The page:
Australia, sadly, adds to that contradiction. On one hand, activists protested outside the US Consulate in Sydney pressuring Washington to change their tune on the treaty. Senator Bob Carr took a strong stance favouring the ATT: 'We're seeking a comprehensive agreement on arms control — enforceable through public reporting to the UN — and aimed at reducing the continued flow of conventional weapons to rogue groups and terrorists.'

What the Senator failed to mention is that Australia has its own arms producers, it own exporters, who deal heavily in the death industry. Late last month, voluntary administrators were called in to sort out the $115 million in losses incurred by the Brisbane weapons maker Metal Storm.

Australian 'know-how' here, under the stewardship of CEO Lee Finnear, has been put to particularly sinister use — the creation, among other things, of an electronic gun capable of firing a million bullets a minute. Fine, presumably, if the recipient of such weapons is not 'rogue'.

Even the language of the Secretary General is disconcerting. There are no prospects for abolishing such an illicit trade — we can only ever hope to keep it above board, the subject of regulations and legal fiat.

A group of over 90 states claimed in a collective statement that, while disappointed, they were 'not discouraged'. But it is axiomatic that international trade will have, as a chief component, the shipment and transport of arms. Till that connection is abolished, talk about treaties of regulation seem not merely futile but disingenuous.


Binoy KampmarkBinoy Kampmark was a Commonwealth Scholar at Selwyn College, Cambridge. He lectures at RMIT University, Melbourne.


Topic tags: Binoy Kampmark, arms trade, Geneva Protocol

 

 

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I really did enjoy this article, even though the subject matter is not so enjoyable. This all speaks of power and inevitably'money' How co we cope with money? Difficult not to want more!We are all part of the evils of the world, perhaps mainly by our complancy. Banning undesirable and dangerous elements in our world, may not be the answer, as has been proved by history. To educate our young, to abhor violence of any sort, seems to be essential, giving them stronger convictions, than ruthless greedy adults. I think we need an enormous movement of dedicated young, and not so young, people who will stand up to the evil of manufacturing weapons that kill. One day even Governments may lift their sights above their own self interests, and campaign for peace... a peace where weapons may play a more insignificant role in our society.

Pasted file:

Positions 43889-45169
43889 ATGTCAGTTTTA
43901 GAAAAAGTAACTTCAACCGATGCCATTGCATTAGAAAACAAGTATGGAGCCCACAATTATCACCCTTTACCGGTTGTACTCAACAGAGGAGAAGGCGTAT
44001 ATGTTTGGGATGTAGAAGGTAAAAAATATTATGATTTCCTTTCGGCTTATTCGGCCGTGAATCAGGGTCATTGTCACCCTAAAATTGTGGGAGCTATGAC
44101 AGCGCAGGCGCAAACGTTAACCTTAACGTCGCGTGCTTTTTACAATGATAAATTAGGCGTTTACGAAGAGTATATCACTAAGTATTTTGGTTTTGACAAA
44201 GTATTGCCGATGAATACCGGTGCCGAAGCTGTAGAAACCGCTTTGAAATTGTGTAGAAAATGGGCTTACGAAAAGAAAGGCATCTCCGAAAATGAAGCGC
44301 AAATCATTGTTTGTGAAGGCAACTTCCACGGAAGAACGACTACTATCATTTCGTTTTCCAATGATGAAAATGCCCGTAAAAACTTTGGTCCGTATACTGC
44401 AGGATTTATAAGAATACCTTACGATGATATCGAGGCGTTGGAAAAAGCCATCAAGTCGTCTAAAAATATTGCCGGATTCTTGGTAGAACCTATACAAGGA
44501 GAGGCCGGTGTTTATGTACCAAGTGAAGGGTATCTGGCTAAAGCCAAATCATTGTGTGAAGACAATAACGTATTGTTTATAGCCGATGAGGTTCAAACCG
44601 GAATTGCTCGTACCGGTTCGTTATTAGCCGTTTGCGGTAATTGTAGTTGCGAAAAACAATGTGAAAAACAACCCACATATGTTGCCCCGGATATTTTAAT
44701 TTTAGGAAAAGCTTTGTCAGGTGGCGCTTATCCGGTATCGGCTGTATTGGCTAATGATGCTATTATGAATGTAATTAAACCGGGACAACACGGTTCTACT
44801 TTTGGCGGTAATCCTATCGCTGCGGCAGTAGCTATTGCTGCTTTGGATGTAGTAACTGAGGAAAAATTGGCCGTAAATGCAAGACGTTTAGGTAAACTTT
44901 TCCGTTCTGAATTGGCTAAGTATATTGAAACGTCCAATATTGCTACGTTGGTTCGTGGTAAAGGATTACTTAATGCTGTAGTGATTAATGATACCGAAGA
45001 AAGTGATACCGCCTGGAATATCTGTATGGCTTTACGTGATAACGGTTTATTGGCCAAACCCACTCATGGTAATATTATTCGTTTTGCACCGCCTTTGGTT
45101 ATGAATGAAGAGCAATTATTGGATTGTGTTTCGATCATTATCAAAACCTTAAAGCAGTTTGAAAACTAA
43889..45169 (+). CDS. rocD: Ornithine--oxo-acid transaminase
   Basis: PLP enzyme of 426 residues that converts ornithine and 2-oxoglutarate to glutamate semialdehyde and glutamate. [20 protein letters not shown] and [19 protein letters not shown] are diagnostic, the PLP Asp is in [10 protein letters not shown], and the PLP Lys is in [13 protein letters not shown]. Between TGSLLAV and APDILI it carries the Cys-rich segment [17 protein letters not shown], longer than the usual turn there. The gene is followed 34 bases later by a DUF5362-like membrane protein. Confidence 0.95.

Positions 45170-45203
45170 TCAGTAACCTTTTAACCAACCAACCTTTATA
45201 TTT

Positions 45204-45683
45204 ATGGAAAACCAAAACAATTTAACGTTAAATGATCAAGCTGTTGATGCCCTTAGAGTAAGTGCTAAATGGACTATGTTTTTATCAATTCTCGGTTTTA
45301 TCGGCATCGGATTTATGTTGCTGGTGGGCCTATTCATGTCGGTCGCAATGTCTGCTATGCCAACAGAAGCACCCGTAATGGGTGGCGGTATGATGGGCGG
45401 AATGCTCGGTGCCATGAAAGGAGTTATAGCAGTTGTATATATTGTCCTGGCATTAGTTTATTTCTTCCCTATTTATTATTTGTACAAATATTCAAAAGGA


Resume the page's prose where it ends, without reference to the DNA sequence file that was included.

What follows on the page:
Bernie Introna | 06 August 2012


Judging from the one comment here - compared to up to 100 comments after other ES articles, it seems Catholics in Australia get more fired up about travesties of justice like same-sex marriage than they do about the slaughter of people in other countries using Australian finances.
AURELIUS | 08 August 2012


Just came across these words by Martin Luther King from a sermon in 1964:"What more pathetically reveals the irrelevancy of the church in present-day world affairs than its witness regarding war? In a world gone mad with arms buildups, chauvinistic passions, and imperialistic exploitation, the church has either endorsed these activities or remained appallingly silent.During the last two world wars, national churches even functioned as the ready lackeys of the state, sprinkling holy water upon the battleships and joining the mighty armies in singing, "Praise the Lord and pass the ammunition." A weary world, pleading desperately for peace, has often found the church morally sanctioning war."
Cameron Gaffney | 12 August 2012


Action to ban bombs containing depleted uranium must be taken. Depleted uranium can cause lymphoma, leukemia and birth defects to those who come into contact with it. My husband, Percy ,went as an aid worker to Kosovo in 1999 , came into contact with depleted uranium and died of lymphoma in 2006. All bombs are bad but these are among the worst.
Mary Samara-Wickrama | 21 August 2012